Republican Rep. Tony Cornish of Vernon Center faced backlash Wednesday over commentary where he offered advice on "how to reduce the use of force by police."

Cornish, chairman of the House Public Safety and Crime Prevention Policy and Finance Committee, laid out his advice in a letter to the editor published Wednesday by the Star Tribune. 

Among the advice offered was: "Don’t be a thug and lead a life of crime so that you come into frequent contact with police." In another bullet point, he wrote "Don’t flap your jaws when the police arrive. Don’t disobey the requests of the police at the time. If you think you are wrongfully treated, make the complaint later."

He ended his letter by saying: "Here endeth the lesson. No charge."

Nekima Levy-Pounds, president of the Minneapolis NAACP, decried the letter, saying its use of the word "thug" was a coded reference to black men.
 
"I'm disgusted that one of our state legislators would feel comfortable writing a racially-charged op-ed that reinforces negative stereotypes about African-Americans," she said. 

In an interview, Cornish stood by his letter saying he was speaking out for "cops [who] haven't had any voice." He blamed political pressure for unspecified instances where he said cops have faced discipline for alleged misconduct. 

He also singled out Levy-Pounds as the reason he was motivated to write the letter. He criticized her reaction to the Department of Justice's recent decision to not pursue a civil rights prosecution in the 2015 fatal shooting by police of Jamar Clark. Cornish said that Levy-Pounds was trying "just to get more sound bites."

Levy-Pounds said Cornish "needs to understand, I will continue advocating for justice," adding that "the real reason [he singled me out] is what's in his heart. It has zero to do with me."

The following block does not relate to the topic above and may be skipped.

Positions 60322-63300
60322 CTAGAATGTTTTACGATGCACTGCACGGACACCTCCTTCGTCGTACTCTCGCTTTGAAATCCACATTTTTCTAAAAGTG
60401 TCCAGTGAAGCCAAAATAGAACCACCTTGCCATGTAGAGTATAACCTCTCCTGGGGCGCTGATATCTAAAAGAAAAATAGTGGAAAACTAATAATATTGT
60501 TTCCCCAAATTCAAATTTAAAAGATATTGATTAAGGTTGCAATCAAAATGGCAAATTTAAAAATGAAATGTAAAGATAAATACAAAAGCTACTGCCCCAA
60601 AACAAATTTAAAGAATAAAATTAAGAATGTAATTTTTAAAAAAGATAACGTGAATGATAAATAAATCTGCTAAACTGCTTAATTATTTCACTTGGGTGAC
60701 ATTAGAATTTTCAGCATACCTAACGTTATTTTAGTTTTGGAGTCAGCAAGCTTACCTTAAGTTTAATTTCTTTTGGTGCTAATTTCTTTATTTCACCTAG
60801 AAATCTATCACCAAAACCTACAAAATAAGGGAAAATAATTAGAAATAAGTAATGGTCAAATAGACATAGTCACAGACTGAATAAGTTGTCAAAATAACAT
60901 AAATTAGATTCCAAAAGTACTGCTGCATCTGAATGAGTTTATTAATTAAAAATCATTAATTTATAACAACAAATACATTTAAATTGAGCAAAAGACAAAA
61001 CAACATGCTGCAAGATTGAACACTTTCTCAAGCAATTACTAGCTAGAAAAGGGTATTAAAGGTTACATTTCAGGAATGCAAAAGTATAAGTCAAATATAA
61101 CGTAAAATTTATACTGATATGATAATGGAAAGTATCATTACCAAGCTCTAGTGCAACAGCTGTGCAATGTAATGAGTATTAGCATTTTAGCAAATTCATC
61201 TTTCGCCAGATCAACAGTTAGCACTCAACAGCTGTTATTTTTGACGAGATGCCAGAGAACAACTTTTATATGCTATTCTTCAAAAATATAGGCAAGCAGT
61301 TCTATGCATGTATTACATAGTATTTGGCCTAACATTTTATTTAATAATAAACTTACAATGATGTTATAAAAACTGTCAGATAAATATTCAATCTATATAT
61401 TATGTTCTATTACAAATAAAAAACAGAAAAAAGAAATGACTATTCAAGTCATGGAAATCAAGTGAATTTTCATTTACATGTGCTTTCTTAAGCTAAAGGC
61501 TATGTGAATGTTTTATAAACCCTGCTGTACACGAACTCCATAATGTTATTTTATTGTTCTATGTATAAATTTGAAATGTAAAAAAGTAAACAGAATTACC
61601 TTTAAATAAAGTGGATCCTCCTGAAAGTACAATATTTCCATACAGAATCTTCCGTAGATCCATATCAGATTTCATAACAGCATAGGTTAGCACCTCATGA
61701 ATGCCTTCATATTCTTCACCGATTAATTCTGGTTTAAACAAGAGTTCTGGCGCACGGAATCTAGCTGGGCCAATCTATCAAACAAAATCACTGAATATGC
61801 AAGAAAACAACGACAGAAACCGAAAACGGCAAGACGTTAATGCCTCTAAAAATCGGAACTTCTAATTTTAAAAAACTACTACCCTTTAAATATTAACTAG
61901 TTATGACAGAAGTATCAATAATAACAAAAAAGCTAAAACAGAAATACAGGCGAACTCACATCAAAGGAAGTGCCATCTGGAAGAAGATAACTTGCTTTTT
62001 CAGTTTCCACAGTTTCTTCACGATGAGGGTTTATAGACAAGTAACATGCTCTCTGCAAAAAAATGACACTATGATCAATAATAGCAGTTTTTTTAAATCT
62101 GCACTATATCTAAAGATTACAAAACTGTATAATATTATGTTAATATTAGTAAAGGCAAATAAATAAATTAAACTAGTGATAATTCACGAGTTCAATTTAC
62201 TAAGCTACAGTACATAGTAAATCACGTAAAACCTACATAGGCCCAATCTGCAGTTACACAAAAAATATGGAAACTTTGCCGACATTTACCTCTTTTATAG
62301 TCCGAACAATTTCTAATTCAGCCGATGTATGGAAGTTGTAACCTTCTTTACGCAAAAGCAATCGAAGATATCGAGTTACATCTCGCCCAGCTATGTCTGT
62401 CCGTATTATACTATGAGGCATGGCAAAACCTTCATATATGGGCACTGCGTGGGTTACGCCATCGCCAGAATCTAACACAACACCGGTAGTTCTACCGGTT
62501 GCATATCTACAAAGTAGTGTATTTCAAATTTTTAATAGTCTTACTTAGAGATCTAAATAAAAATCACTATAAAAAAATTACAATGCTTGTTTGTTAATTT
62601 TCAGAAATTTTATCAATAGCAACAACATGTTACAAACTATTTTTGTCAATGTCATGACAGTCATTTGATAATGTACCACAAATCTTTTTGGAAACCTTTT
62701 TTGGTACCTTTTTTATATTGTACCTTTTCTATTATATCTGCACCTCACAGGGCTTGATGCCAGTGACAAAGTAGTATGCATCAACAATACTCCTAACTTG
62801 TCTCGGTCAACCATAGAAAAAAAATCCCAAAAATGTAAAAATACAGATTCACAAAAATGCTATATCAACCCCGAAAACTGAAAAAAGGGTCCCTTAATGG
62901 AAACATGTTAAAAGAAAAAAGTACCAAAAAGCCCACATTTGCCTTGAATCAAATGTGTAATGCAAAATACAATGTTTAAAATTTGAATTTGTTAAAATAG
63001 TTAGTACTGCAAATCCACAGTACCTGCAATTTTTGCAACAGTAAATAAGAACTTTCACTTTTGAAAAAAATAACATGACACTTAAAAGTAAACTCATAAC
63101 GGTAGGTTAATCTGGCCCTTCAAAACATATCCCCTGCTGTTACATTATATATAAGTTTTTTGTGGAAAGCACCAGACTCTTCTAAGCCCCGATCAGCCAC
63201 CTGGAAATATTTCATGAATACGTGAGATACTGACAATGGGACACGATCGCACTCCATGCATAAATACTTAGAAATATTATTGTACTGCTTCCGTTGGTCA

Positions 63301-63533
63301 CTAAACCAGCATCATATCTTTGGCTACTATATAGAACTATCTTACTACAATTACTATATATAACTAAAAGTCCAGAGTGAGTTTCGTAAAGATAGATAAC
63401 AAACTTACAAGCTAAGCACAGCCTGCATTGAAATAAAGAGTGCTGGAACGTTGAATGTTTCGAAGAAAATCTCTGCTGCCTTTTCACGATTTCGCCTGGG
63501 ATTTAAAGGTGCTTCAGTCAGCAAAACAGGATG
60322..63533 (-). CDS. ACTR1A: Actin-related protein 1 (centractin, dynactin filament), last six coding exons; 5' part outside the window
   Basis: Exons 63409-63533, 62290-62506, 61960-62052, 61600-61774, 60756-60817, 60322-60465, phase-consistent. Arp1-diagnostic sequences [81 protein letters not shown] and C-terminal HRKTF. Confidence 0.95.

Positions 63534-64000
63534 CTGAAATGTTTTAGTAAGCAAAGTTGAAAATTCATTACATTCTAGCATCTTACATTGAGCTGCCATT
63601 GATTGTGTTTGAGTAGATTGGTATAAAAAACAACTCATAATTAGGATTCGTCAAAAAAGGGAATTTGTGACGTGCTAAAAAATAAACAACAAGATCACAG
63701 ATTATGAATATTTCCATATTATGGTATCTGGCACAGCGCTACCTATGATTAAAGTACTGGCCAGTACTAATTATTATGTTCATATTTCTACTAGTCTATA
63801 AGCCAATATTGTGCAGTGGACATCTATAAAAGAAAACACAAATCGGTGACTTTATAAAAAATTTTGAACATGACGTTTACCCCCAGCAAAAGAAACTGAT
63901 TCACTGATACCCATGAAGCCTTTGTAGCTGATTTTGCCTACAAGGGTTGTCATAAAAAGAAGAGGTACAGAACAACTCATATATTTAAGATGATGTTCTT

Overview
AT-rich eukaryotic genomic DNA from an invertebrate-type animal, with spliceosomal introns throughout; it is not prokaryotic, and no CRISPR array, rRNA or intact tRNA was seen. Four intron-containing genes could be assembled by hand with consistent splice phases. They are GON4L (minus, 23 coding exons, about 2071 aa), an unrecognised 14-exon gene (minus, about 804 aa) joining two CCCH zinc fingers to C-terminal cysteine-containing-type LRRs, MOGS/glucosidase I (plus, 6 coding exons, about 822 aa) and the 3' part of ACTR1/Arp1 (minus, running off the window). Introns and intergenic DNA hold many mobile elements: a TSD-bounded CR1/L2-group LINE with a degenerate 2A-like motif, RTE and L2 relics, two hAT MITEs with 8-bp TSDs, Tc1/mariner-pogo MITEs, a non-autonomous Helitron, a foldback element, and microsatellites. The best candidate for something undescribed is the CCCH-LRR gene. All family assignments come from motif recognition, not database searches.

Joseph Chase Elliot, a 28-year-old organizer with Neighborhoods Organizing for Change, a Minneapolis nonprofit, said Cornish's comments do not reflect the reality of many black residents in Minneapolis. 

"A lot of people do exactly what police say," Elliott said. "They tell you to do certain things. People do it and still get harassed."

Elliott, who said he received a legal settlement in 2012 after a police misconduct complaint, added that Cornish's advice to not "hang out on the street after 2 a.m." ignores that some workers work late shifts.

The letter by Cornish, a former game warden, comes at a time when Minnesota law enforcement agencies are working to foster trust and improve relations between police officers and communities of color. The recent shooting of Clark, 24, in north Minneapolis last year led to months of protest and unrest. 

The shooting highlighted the deep divides in racial views toward law enforcement, divisions that fall along racial lines, according to a January Star Tribune Minnesota Poll.

Six in 10 black Minnesotans believe police are more likely to use deadly force against a black person than someone who is white, according to a Star Tribune Minnesota Poll. Among white Minnesotans, 28 percent felt that police were more likely to use deadly force against blacks.

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